AKA which BBK should you not get?

There are a lot of options for BBKs engineered for this platform. There are also a few options that simply fit for this platform. You probably shouldn’t get any of the latter and we’ll go into why.

Preface and Audience

I’m not a brake engineer. You can get any of these options to work for your car, your mods, your driving style, your goals, etc. The intent of this article is to provide more information to the average person considering different BBK options for the car, with what works simply and easily, and allow them to compare and make a more educated choice on what option to go with. The intended audience is the average weekend track day guy shopping around for some improved braking ability.

Why Do We Want A BBK?

  1. To impress girls
  2. Additional thermal capacity on track; reduce temps, reduce/eliminate brake fade
  3. Hopefully improve braking distance

It’s obvious how the first two are accomplished. We throw more metal at the problem to dissipate heat and impress the ladies. What about the third? The tires actually do the stopping of the car; braking distances is mostly related to their sticky-ickyness. However, a BBK may improve the brake bias from factory settings either because a vendor found and tested a better front to rear ratio to distribute that breaking workload, and/or because of the characteristics of a car benefit from a much different one – for example, a car with a lot of rear aero finding more benefit than a stock car as the bias is pushed more towards the rear.

Exploring Brake Bias

Brake bias is simply how the work of braking is distributed between the front and rear of the car. Obviously the front is doing the most work – usually more weight is up there because of the engine, and in a braking situation, the weight is shifting to the front and loading those tires to do the brun of the work. Should they do 75% of that work though? 70%? 65%? What is best? Auto manufacturers do a lot of testing to determine their ultimate configuration. We trust BBK vendors to do the same for our more grueling track conditions. It seems more often than not that auto manufacturers lean towards the further side of front bias and that a typical engineered and tested BBK will either maintain that ratio or shift it more towards the rear, from modest to large amounts.

Creative people have also found ways to mount calipers from other vehicles to the 86; this includes STi calipers, Nissan Z32 calipers, and Cadillac ATS calipers; however these are simply big brakes that were made to fit, with no thought of looking at the bias whatsoever. Unfortunately this impresses girls and increases thermal capacity, however more often than not it shifts the brake bias forward quite a bit. This leads to the front tires doing too much and the rear too little and is very likely to increase stopping distances. While this can be corrected with a proportioning valve, there is work in installing and calibrating that and you can lose features like ABS as well. Given how cheap some of the options are for this platform, to me these options that need some correction seem more trouble than they are worth if you’re shopping around for an upgrade.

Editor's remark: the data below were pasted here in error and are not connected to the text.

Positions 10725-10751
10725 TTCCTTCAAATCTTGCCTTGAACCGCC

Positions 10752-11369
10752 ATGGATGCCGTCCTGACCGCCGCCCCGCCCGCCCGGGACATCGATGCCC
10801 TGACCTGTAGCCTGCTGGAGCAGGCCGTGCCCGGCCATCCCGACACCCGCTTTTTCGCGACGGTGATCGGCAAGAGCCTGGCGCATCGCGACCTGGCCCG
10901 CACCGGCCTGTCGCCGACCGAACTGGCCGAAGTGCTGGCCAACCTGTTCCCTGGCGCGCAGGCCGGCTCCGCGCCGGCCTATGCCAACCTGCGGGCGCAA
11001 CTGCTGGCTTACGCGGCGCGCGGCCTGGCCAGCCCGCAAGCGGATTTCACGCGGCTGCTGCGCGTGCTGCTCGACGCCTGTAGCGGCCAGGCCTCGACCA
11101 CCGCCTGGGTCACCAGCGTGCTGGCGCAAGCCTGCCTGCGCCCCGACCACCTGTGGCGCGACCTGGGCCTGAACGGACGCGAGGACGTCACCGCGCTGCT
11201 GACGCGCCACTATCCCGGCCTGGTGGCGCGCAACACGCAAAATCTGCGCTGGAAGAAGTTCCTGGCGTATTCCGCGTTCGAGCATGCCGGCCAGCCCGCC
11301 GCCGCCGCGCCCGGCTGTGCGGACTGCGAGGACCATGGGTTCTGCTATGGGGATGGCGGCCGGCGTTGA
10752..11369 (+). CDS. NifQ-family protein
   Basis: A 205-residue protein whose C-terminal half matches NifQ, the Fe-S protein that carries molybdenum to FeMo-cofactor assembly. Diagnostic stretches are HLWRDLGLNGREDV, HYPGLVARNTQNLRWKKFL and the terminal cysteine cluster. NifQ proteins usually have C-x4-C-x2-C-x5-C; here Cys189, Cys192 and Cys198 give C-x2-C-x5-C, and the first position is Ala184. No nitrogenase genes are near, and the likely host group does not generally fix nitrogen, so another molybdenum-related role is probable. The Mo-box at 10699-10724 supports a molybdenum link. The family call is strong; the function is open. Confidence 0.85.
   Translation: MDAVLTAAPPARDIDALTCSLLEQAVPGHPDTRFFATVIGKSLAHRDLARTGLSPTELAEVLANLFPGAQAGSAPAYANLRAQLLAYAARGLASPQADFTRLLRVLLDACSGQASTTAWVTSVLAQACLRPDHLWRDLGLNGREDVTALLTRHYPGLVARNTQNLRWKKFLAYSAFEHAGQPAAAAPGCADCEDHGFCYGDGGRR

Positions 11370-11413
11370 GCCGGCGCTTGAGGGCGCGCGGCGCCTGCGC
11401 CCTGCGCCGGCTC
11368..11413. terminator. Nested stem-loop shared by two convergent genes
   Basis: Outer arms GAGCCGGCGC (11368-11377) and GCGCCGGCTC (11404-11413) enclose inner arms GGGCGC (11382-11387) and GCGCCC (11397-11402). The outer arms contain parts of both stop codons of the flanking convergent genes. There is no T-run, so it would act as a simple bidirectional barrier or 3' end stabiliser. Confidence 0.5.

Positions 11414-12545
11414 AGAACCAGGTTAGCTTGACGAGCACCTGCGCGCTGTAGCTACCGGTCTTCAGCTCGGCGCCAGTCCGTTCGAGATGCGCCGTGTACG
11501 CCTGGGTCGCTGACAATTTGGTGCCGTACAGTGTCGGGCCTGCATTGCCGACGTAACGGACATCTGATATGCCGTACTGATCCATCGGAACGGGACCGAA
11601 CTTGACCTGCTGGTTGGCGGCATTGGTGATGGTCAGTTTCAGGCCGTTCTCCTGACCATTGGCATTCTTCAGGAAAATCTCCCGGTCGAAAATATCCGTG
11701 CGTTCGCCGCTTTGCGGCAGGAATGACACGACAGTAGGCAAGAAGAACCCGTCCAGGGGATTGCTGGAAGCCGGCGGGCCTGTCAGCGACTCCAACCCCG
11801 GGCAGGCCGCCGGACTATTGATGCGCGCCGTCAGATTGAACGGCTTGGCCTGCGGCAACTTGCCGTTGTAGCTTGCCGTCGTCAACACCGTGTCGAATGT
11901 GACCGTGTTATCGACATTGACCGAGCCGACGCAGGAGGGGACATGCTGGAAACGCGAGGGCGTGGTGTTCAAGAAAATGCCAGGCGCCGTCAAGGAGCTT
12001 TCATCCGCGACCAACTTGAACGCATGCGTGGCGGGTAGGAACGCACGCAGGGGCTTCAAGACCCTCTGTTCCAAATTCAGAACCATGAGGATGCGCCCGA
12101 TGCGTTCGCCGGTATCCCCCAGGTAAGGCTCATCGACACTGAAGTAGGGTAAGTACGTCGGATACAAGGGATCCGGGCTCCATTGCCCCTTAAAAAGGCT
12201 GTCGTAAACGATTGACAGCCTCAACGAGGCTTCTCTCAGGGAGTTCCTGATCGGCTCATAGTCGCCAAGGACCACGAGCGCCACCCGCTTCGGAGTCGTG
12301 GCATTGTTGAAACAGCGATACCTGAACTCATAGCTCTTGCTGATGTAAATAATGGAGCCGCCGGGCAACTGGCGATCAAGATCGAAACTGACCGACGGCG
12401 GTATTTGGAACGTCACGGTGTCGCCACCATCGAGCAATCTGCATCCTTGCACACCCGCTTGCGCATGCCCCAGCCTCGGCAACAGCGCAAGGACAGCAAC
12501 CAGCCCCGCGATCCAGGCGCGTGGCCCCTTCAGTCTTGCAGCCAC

Here’s a great article on brake bias from StopTech. The long and short of it is that most engineered BBKs try to stick near OEM bias specifications, and move around it based upon individual car testing and need. It appears manufacturers in general err towards more front, and that modes shifts towards the rear help to use all four tires more effectively to distribute the braking load, resulting in better heat management and potentially better braking distances. Large shifts rearward should also likely be associated with additional aero load, such as functional rear wings.

The Results Of Too Much Bias

Well you should already know from reading the above that you don’t want a lot more front bias than stock – you probably don’t want any more than stock whatsoever. A picture is worth a thousand words though… Here’s two guys in two 86s, both with the front Wilwood 6R BBK installed. Pics are taken at the same track day that started out a little wet. Both have the same pad compound PolyMatrix B.

These have 10+ track days on them and are run hard by an HPDE advanced session driver. Wilwood BP40 front and PolyMatrix B rear (I believe the former has a higher coefficient and the compounds alone would push bias frontwards.)
These rotors are driven by a newer HPDE intermediate driver. This is their first track day – and they are 2 weeks old. Wilwood PolyMatrix B front and Carbotech XP10 rear (about the same friction, so high front bias vs OEM.)

The second car’s friction rings were just recently replaced – after only being on the car for a year (daily driver) and only having been to 2 track days. What’s the real major difference here? The first car also has the Wilwood 4R kit in the rear – the latter has OEM brakes. It has a rather aggressive Carbotech XP10 pad in the rear even as well – however the front kit alone has a lot of front bias. It feels like Wilwood didn’t really intend for you to run just their front kit.

The Results Proper Bias